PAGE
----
Control beliefs, i.e. a person's perceived control over his or her own behaviour, are important predictors of psychological functioning in old age. The aim of this study is to examine the mediating effect of housing-related control beliefs on the relationship between housing accessibility and independence in activities of daily living (ADL). Moreover, cross-national differences in five European countries were analysed, based on data from the ENABLE-AGE Project. Data were collected at home visits with 1 918 very old people aged 75-89 years, living alone at home in Swedish, German, British, Hungarian, and Latvian urban areas. Assessments were based on standardized instruments with good psychometric properties. Correlations showed small to medium relationships between accessibility, housing-related control beliefs, and ADL independence. Further, multi-group structural equation modelling revealed that not only housing accessibility but housing-related control beliefs explain unique portions of variation in the independent performance of daily activities. In particular, participants with lower external control beliefs performed more independently in ADL. Though some differences among countries were observed, cross-national similarity in correlative patterns existed regarding control beliefs and independence in ADL. Introducing the concept of housing-related control beliefs into occupational therapy, comprehensively and cross-nationally, has the potential to increase our professional understanding of older people's housing situation.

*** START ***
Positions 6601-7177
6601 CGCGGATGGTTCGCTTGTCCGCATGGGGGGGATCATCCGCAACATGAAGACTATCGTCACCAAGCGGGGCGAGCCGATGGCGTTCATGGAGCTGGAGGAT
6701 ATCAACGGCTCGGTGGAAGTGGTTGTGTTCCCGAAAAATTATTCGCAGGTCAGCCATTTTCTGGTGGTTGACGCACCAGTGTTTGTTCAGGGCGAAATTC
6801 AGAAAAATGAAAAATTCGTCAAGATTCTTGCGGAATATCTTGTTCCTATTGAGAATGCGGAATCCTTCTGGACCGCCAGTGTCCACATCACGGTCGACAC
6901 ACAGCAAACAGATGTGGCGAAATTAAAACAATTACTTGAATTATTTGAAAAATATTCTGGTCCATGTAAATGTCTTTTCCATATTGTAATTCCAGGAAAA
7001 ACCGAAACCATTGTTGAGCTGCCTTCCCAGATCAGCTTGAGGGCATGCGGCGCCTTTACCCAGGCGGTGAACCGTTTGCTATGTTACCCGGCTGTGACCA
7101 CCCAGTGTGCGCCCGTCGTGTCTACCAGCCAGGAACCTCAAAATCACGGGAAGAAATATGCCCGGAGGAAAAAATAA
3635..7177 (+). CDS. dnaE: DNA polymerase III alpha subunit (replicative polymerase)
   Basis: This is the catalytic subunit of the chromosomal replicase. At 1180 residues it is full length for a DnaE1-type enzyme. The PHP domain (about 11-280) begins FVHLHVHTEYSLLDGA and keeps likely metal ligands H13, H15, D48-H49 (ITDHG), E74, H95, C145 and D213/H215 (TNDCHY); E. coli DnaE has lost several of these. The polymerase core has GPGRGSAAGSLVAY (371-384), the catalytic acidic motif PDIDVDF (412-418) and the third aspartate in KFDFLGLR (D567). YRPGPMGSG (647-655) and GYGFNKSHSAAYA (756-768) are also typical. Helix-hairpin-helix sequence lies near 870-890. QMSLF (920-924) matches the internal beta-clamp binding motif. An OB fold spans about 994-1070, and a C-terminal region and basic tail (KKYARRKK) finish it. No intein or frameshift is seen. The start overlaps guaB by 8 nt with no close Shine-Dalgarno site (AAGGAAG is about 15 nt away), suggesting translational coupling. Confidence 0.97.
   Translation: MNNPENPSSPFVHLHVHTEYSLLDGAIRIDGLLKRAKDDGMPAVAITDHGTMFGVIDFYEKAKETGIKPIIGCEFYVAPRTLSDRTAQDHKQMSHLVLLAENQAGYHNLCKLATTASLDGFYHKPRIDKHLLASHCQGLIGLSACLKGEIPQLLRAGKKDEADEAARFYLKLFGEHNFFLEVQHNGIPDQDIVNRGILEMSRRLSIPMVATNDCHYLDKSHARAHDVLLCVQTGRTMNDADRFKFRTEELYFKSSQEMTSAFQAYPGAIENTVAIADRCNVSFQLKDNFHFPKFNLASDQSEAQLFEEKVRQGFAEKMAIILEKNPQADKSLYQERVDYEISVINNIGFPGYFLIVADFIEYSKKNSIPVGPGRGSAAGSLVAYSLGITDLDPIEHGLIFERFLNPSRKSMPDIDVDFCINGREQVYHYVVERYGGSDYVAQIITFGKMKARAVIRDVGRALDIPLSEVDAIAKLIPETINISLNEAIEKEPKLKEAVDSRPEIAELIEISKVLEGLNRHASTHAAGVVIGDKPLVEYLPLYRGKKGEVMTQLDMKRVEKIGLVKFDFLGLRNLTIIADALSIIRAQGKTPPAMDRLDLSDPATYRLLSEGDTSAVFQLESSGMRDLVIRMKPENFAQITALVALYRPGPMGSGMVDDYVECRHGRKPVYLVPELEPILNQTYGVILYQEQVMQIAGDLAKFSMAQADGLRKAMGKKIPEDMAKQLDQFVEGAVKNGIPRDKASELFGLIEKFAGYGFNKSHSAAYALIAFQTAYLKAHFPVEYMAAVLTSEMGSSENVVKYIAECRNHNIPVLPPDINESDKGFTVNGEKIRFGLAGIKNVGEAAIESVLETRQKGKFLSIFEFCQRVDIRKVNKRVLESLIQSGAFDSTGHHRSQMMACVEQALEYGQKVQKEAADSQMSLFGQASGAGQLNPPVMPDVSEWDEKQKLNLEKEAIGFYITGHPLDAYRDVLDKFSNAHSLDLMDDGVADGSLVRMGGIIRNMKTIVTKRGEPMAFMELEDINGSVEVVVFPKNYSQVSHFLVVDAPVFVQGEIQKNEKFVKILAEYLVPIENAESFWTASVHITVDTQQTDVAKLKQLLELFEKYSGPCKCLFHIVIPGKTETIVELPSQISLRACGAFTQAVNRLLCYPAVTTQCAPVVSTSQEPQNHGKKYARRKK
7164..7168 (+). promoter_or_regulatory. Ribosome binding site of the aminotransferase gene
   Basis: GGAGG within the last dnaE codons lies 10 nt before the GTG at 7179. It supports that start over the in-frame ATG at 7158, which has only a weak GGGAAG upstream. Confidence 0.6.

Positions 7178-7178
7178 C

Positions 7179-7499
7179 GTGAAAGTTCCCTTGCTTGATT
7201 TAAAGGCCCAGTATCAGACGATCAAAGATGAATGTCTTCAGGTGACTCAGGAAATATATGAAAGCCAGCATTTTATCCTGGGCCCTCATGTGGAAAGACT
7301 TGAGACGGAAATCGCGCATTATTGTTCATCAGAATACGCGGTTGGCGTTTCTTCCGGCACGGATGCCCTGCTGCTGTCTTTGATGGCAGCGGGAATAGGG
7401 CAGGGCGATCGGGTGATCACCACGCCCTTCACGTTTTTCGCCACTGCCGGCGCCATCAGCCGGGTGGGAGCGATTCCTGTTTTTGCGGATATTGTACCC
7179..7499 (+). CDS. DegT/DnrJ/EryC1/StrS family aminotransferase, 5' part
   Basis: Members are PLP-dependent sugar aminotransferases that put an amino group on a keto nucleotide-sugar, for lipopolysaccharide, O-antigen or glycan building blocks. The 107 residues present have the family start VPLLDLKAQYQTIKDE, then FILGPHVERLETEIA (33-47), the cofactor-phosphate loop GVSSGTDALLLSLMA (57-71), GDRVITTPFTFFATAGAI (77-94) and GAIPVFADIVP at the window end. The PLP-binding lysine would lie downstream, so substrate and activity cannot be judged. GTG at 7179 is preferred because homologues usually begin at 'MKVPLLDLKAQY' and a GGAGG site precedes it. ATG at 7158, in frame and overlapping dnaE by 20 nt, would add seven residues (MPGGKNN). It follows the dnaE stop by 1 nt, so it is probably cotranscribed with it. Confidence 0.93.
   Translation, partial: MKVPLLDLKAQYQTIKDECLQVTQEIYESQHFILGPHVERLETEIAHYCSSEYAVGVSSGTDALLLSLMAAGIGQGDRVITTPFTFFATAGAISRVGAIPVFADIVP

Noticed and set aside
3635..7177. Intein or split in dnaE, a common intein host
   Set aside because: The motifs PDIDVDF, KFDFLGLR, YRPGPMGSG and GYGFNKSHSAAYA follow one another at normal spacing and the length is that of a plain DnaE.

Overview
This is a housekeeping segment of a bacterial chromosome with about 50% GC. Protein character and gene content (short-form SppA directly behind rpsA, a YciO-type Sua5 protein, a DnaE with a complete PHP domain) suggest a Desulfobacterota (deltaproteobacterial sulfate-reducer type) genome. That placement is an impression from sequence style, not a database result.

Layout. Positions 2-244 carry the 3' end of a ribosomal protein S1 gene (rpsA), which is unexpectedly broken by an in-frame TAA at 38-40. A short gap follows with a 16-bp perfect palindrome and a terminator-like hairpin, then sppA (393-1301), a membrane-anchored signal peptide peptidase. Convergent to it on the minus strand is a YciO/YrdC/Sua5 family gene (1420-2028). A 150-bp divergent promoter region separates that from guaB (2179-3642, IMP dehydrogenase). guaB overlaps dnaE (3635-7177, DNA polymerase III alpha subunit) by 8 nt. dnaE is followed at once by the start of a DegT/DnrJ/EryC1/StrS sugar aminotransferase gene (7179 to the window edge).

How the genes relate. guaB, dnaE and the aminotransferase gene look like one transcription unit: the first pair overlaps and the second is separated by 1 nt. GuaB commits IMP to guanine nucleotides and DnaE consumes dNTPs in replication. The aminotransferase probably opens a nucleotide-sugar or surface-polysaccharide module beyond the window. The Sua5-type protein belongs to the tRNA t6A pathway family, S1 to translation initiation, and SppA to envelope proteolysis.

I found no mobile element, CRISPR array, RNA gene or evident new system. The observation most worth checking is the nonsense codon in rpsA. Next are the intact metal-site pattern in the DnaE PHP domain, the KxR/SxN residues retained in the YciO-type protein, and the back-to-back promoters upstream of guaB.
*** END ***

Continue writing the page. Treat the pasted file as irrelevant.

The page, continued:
Henrik Ekström, Susanne Iwarsson, Marianne Granbom, Maria Haak, Marianne Kylberg, Maya Kylén, Charlotte Löfqvist, Jan Lexell, Lizette Norin, Maria H Nilsson, Steven Schmidt, Björn Slaug, Signe Tomsone, Sophie Jörgensen, Nilla Andersson, Magnus Lindh-Rengifo, Manzur Kader, Jonas Björk & Stina Jonasson
2002/01/01 → …
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